Anyone figured out how to inflate Travelon plastic hangers?
Kent, I located this missive on another site. Don't know if it will work or not. Might be worth a try. You have to squeeze the neck of the tube after poking the valve inside with a skewer or similar tool to open a flap. Don't travel without these handy hangers and a skewer.
Inside the inflation valve is a inside air lock flap. That has to be open to inflate and deflate. To inflate hold one hand on the opposide side of the plastic, behind the inflation valve. Make sure the inside safety flap is free to let air in. You can wiggle it around with your thumb and fingers as you blow air in. Your breath contains moisture that can stick the safety flap closed.
When deflating use a ball point pen or other blunt item that fits in the inflation tube to hold the flapper safety valve open and thus letting the air out. You can squeeze the air out of the hanger with the safety flap held open until you can fold the whole thing up.
There is a weak point on some of these hangars. The hard plastic hangar eventually will tear out of the soft plastic loop in which it is cached. The loop on the hard plastic is just the right size for duck tape to go through, and around the soft plastic on top of the hangar. That will ge you through the rest of the trip. Make this tape repair when the hangar is inflated.
TC, Lee & Monte:
Success! I inflated both, after trying unsuccessfully the other day when they arrived from Amazon!
The skewer concept worked (I used a Q-tip), pushing open the inflation flap that's inside the inflation sleeve. Apparently when it arrived in the mail, the inner flap was a little stiff and needed to be worked a bit with the Q-tip.
Also, I noticed that biting the top of the tube seems to help keep the flap open during the inflation process, squeezing the tube near the bottom does not seem to keep the flap open. And then, inflation, or as the French say, voila.
Now my shirts will finally be held open enough, separating the front and back of the shirt, to dry even in a Paris hotel room!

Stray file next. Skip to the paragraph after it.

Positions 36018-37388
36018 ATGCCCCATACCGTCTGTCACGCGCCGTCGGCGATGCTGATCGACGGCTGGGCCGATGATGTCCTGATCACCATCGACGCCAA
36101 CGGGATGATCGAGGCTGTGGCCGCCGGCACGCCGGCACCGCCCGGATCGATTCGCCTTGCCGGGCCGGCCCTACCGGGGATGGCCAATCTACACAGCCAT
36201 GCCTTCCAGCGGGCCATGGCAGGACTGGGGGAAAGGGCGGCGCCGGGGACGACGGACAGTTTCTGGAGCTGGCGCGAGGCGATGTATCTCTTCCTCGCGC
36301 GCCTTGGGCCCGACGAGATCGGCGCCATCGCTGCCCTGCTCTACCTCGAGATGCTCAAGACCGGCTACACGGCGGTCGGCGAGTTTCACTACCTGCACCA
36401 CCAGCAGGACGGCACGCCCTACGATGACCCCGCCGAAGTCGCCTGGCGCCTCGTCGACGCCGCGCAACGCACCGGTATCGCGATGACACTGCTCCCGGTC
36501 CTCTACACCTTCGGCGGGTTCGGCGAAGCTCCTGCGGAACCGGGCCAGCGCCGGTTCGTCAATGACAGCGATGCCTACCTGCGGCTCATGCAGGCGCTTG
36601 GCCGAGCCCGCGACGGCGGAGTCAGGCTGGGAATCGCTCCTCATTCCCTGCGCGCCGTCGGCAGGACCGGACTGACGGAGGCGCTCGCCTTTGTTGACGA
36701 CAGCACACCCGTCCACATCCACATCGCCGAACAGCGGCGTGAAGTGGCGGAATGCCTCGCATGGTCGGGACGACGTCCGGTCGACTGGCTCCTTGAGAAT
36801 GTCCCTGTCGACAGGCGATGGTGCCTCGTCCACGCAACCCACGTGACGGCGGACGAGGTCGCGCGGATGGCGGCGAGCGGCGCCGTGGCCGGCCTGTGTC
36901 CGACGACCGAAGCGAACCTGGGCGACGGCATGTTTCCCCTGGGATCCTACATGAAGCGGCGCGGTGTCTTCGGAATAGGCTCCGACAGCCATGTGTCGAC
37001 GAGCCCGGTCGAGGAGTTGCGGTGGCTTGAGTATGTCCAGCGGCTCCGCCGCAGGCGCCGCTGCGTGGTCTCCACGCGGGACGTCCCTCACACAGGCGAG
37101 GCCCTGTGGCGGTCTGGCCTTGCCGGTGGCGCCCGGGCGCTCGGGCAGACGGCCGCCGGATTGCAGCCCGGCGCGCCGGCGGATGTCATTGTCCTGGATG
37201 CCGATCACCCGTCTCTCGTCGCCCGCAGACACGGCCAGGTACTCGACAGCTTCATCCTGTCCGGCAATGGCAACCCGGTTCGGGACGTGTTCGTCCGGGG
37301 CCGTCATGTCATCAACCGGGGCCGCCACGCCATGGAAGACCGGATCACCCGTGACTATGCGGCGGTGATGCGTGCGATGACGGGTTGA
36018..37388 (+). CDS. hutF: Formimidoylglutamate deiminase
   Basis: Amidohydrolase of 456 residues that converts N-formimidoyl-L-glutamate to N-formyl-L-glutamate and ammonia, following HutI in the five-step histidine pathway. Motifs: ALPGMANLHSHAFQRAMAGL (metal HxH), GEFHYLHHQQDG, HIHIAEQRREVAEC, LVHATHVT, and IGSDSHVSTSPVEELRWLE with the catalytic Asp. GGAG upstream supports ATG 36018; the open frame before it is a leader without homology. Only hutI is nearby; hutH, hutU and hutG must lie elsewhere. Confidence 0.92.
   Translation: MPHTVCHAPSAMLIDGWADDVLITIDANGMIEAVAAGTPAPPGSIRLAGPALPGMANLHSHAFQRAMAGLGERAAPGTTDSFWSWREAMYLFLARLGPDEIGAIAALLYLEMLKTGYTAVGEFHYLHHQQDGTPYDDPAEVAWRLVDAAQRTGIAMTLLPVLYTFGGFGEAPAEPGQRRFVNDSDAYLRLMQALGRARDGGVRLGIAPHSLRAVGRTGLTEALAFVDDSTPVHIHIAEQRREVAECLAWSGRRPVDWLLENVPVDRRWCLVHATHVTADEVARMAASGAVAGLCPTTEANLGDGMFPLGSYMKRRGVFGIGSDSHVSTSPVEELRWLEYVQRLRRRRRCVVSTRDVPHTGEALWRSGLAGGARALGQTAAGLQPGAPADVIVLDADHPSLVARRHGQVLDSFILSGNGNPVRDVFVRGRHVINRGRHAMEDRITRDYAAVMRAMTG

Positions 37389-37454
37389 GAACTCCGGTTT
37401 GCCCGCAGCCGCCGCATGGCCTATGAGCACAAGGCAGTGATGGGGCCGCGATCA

No more sending the shirts out to the laundry, unless I really want to look shirt, which after a long day walking the streets of Paris, and in the condition of my aging physique, I won't look anyway, no matter how nicely my shirts come back from the laundry.
I should add that I already have Lee's laundry hooks, based on a previous suggestion by him I ordered the brand he uses.
Thanks again, Lee.
I don't know how I have survived in Europe all these trips, without inflatable hangars and laundry hooks.
I've always used a clothes line, and will bring it this time. But previously I've sent laundry out--now I have no excuse but to wash them myself. But not in the bathroom sink where teeth are brushed (this was brought up the other day in a post). Brush teeth in lavatory sink, wash clothes in shower or bath tub, with the hand-held shower device.
Kent, you mentioned that we shouldn't wash clothes in a sink but use the shower, instead. I'm curious why, especially since I'm posting this from a hotel in Massachusetts. I just I finished washing a few items in the sink today - as my norm during every 2-week work trip.
I've been using the Travelon inflatable hangers for years and yes the pinch/bite method is the way to do it. I also used the RS clothesline
Recently, I've begun testing these folding travel hangers. They weigh less, believe it or not, than the inflatable ones, and take up less room:
And I've switched to the Sea to Summit Clothesline which weighs just over and ounce and packs into a case that fits into the palm of my hand.
I also bring a couple of two or two and a half gallon ziplocs bags to do laundry in.
Thanks for the tips, I'm going to check out those items you mentioned.
For Travelon plastic hangers--definitely pinch & bite (I mean the hangers, not your travel partner).
For Travelon plastic hangers--definitely pinch & bite (I mean the hangars, not your travel partner)
It depends with whom you are traveling!!!!
As usual, Frank is absolutely right!
I know people get hung up on the idea that the sink is too dirty to wash underwear. Really ??? You cannot take a little soap and wipe the sink. I think it is mostly psychological but if you are convinced that someone is using the sink as an alternative to the stool then use the bath tub. If you are that concerned about germs, then carry a small bottle of bleach, put some water in the sink, add a few drops of bleach and wipe everything with one of the hand towels. Then you know everything is clean.
I know a veteran traveller who has sometimes used the Bidet to do laundry. Using the sink is no big deal.